As the oldest of three girls, I was the first kid in our house to go to college. I grew up in a pretty strict household and, let’s face it, I was very ready for some independence.
I graduated high school in Vancouver, Washington, and chose to attend Eastern Washington University. It was about the farthest I could get away from my parents with a six-hour drive in between us. However, I didn’t pick EWU because of its location but because of its smaller student population and excellent teaching program.
The day my parents dropped me off at Eastern was a doozy, and the story about how I kicked my parents out of my dorm room that day would follow me around for the next 15 years. I have thought a lot about that day and wanted to share my thoughts to both parents and incoming freshman who will be moving to college soon.
Parents, communicate what your plans are for dropping them off. Are you going to stay the night in town? Are you going to eat dinner with them that night in the commons area? Will your car be available for picking up any last minute items that you realize you need?
And students, communicate with your parents what your plans are for moving in. How many days do you want your parents hanging around campus, or do you want to get right into your new college life? Does the school have any recommendations on how long moving in should take? What is your new roommate planning on doing with their parents? If you are attending a college that is more than a few hours away from home, I would highly recommend that you ask your parents to stay at least one night, giving you adequate time to say goodbye.
Parents, consider writing a letter to your student and tucking it in with their things. The letter can hold everything that you want to tell them on this new chapter in both of your lives and you won’t have to feel rushed or worried that you forgot to say something while your emotions were creating your own personal water park in your son or daughter’s dorm room.
Students, understand that this time is a very emotional one for your parents. No matter how excited you are to fly the coop, please realize that your parents have been working toward this day for your entire life. It is 18 years of laughter, challenges, joy and discipline that have gotten you to this point. Step back from your attitude for a second and realize that your parents may cry in front of your for the first time in your dorm room (not that I have any experience in that or anything).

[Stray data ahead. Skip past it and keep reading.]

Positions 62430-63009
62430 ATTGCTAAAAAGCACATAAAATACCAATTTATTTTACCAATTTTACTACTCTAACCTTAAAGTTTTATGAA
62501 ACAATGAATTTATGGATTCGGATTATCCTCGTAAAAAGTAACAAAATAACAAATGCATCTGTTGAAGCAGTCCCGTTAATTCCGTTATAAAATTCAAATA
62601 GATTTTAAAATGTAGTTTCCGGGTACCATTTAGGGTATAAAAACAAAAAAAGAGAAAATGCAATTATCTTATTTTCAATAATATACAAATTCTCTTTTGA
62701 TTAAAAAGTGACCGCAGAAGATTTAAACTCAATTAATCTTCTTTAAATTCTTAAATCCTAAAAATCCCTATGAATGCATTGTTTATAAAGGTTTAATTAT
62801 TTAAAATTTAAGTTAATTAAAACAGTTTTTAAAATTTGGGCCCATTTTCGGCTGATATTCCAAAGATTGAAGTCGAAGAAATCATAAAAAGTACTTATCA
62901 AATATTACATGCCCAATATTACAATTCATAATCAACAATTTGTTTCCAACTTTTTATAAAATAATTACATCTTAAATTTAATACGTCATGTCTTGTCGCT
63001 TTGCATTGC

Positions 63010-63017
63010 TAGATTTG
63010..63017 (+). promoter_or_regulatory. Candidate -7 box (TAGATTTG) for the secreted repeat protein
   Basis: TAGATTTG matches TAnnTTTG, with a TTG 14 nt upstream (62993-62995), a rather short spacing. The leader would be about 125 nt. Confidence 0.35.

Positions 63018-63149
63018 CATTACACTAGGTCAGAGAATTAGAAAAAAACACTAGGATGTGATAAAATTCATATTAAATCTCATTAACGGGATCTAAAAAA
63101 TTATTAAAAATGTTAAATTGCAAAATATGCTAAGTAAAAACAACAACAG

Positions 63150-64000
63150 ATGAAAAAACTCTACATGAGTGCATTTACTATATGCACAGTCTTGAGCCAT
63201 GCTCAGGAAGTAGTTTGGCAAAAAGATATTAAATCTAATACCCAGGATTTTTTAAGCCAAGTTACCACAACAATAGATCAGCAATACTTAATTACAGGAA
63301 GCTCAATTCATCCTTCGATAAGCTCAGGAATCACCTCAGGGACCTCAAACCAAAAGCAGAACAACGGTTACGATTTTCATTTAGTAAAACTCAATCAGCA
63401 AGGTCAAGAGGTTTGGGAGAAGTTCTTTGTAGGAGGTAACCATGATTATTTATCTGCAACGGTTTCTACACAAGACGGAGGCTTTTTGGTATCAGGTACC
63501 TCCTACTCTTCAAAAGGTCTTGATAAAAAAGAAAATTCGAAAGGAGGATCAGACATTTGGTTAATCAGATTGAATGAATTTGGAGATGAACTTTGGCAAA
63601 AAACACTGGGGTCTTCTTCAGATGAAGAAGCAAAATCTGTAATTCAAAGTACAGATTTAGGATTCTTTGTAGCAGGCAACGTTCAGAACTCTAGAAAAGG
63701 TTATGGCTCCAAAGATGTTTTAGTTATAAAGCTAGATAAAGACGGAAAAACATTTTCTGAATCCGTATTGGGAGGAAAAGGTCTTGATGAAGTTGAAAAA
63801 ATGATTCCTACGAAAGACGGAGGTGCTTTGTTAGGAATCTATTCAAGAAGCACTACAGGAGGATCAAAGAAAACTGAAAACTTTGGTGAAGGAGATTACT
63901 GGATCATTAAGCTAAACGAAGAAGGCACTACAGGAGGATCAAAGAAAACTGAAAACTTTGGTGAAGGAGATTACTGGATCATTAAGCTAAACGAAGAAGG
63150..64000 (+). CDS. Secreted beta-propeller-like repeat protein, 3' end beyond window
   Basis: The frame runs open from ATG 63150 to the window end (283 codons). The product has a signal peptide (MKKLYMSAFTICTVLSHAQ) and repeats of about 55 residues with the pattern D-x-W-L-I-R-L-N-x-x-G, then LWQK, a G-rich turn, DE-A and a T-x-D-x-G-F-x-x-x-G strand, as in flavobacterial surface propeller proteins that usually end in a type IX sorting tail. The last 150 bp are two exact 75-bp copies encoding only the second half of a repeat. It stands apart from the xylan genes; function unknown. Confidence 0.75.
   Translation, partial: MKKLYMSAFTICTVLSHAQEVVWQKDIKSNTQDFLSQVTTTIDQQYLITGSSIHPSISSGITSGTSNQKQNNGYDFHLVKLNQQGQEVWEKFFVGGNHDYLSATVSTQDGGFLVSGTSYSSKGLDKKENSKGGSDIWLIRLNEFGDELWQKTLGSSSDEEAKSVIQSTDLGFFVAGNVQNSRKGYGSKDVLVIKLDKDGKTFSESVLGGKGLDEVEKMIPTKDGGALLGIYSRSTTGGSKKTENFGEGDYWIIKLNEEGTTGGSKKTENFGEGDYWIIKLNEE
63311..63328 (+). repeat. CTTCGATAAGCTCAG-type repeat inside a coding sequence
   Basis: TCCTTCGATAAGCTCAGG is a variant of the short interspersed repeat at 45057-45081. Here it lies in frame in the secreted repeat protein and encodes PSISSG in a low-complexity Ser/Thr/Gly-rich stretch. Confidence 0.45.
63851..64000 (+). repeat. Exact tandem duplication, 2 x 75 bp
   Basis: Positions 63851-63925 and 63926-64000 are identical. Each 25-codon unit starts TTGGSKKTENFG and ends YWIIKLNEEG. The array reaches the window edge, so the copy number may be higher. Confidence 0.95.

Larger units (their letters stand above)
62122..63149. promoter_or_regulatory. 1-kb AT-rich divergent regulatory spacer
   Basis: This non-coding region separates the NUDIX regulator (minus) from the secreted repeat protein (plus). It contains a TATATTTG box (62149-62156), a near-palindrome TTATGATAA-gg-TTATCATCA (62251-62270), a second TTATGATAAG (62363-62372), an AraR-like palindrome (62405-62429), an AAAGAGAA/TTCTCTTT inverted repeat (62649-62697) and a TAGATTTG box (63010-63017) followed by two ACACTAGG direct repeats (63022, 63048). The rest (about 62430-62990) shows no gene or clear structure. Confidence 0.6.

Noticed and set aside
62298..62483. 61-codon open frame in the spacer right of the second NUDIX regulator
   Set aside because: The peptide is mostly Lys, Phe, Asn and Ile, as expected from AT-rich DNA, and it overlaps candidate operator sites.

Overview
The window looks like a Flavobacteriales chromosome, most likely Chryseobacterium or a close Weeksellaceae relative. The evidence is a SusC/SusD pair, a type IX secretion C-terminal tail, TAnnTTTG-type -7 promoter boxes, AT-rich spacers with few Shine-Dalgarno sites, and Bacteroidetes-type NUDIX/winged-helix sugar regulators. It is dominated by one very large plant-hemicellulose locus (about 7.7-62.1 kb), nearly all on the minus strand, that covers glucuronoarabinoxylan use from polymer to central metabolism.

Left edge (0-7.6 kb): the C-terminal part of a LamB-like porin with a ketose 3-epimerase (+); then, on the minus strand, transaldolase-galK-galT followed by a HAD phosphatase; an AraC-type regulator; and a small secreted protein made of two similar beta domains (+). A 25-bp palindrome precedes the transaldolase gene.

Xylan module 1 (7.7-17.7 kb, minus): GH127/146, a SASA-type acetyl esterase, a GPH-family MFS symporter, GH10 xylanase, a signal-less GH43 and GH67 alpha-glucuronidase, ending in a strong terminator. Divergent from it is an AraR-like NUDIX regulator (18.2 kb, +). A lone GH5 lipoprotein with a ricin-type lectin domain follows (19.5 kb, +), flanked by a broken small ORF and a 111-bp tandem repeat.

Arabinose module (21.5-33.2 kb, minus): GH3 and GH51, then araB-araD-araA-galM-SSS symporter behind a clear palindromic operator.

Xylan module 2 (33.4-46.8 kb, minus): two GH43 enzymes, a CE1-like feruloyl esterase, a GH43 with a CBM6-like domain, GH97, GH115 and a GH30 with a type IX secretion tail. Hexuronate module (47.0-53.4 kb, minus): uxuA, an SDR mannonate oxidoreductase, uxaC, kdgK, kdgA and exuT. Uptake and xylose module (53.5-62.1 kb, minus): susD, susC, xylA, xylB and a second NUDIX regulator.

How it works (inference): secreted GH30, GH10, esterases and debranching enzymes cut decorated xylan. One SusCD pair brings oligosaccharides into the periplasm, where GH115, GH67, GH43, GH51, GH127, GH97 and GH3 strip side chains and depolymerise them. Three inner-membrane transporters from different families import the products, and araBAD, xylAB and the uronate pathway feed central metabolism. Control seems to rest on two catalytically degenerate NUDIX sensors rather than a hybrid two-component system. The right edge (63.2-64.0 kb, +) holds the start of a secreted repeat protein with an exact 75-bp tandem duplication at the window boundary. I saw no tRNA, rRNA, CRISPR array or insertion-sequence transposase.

Parents, you have worked so hard for this. If you have done your job even somewhat right, your child is ready to spread their wings. Well done! You have poured your soul into these kiddos, and they are ready to kick you out of their dorm room because you did such a good job in raising an independent, sociable and well-rounded child. You may feel booted from your child’s life, but remember they are only able to do this because of you.
Stay in touch
Students, it can be very easy to get wrapped up in college life and forget that you have a family back home. Commit to at least weekly phone calls home to touch base with your parents and younger siblings. I didn’t do this, and I really wish that I had been more thoughtful to create a “call home” schedule. I missed out on a lot of my younger sisters’ lives, and I could have felt a bit more connected had I not been so busy having my own college life. College is fun and you will have plenty to do, but don’t forget to check in with those back home.
Limit home visits
Parents, one of the best things my own parents did for me was telling me that I couldn’t return home until Thanksgiving. It seemed long at the time, but that time away really helped create my own identity. It also helped me create relationships by staying on campus during quiet weekends and helped build my growing independence. If your child has the capability to come home every weekend, they won’t ever establish their own life at college (and they won’t be able to bring laundry home for you to do). Share that your home is always open for them if they need it, but establish a firm rule that you don’t want to see them every single weekend either.
College is an amazing experience for a young adult but a somber one for parents. Make sure to communicate clearly and set boundaries to make sure that both child and parent feel comfortable in this new chapter of their lives. (And if you are attending Eastern this fall, go Eags!)
Kristina Phelan is a former Spokane-area resident now living in Illinois. www.mamabear moxie.com. Visit her website at www.mamabearmoxie.com.
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